College - Author 1

College of Engineering

Department - Author 1

Aerospace Engineering Department

Degree Name - Author 1

BS in Aerospace Engineering



Primary Advisor

Daniel Wait, College of Engineering, Aerospace Engineering Department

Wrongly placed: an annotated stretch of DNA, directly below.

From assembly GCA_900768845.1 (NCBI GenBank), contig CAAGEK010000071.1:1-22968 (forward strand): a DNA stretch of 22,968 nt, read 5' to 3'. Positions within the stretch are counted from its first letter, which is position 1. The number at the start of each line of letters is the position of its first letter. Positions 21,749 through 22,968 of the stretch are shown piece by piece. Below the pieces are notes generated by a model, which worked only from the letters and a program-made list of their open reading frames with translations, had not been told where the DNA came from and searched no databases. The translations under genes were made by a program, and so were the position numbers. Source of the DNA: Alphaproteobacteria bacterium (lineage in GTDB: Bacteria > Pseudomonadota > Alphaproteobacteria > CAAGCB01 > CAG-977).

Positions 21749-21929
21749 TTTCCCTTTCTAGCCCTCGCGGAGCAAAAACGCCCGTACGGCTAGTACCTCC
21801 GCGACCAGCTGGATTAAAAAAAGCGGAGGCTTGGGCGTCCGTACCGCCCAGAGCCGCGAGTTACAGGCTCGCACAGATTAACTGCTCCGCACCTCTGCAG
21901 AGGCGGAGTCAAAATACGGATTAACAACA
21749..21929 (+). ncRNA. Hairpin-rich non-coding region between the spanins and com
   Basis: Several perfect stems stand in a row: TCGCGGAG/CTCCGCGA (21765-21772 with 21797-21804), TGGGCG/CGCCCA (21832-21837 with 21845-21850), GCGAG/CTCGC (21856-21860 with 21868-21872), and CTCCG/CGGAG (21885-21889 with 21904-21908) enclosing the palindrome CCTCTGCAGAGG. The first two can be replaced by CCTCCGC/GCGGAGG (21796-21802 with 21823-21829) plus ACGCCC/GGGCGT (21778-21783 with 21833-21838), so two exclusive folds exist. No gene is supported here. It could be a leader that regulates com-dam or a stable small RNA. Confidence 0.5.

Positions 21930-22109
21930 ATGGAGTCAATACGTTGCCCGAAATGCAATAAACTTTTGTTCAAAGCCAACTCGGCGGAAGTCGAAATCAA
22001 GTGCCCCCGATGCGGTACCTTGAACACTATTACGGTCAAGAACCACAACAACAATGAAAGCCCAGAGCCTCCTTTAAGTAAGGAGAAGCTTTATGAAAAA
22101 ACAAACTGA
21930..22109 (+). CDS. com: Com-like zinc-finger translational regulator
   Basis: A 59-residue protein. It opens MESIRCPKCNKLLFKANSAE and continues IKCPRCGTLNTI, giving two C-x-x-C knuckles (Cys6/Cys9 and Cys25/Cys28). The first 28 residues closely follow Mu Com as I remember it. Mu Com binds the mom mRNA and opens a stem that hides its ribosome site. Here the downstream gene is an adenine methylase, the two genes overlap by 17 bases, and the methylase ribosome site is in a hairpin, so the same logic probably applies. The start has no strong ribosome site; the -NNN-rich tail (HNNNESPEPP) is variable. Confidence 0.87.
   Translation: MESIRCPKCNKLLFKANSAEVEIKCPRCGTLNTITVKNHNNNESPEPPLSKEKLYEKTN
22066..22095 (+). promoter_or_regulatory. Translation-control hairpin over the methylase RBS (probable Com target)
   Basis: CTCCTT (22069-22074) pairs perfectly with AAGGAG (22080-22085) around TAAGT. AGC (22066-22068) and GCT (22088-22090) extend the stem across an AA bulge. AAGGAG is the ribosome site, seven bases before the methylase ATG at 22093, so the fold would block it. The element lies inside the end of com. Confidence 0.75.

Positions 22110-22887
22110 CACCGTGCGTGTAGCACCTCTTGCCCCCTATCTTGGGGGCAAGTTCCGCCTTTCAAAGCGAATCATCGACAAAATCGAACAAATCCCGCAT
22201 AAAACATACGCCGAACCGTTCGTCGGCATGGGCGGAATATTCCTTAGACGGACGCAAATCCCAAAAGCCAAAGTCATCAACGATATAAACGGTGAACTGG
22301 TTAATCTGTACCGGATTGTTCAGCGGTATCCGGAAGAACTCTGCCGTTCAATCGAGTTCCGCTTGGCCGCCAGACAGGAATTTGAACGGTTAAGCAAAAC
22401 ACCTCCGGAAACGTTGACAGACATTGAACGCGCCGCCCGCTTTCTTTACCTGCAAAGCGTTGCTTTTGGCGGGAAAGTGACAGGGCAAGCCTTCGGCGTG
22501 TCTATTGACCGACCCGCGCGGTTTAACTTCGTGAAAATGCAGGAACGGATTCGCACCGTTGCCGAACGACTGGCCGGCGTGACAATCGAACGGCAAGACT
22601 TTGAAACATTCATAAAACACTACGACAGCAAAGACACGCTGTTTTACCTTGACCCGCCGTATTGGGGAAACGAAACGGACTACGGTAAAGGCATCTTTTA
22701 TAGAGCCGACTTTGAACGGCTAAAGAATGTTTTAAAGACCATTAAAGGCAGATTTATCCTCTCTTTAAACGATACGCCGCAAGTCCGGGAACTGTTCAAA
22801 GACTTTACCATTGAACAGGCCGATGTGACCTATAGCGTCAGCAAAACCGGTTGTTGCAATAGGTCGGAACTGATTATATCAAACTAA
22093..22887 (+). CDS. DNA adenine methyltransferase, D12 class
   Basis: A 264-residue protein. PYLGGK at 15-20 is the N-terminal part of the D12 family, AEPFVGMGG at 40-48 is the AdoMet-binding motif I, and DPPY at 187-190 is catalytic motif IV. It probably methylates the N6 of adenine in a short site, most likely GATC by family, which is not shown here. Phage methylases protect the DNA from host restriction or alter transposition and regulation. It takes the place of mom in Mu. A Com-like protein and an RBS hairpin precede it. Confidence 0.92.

Two nozzles were designed and constructed for testing in the Cal Poly propulsion laboratory to explore which nozzle was the most capable in producing the most thrust. A 15 degree and 30 degree converging-diverging nozzles were machined and tested. Theory suggest that a bell nozzle would be the most efficient since all of the gasses generated in the combustion chamber are directed and accelerated by the throat leave the nozzle traveling along the thrust axis. All of the momentum of the gasses are directed axially thus resulting in maximum thrust. Thrust should also be produced by the converging-diverging nozzle and the hole nozzle since due to the continuity equation a decreased area should result in an increase in velocity of the flow. From the experimental tests conducted it was found that the 15 and 30-degree converging-diverging nozzles resulted in an average of 1.47 and 1.57 lbf of thrust respectively. The nozzle that produced the most thrust was the 30 degree nozzle.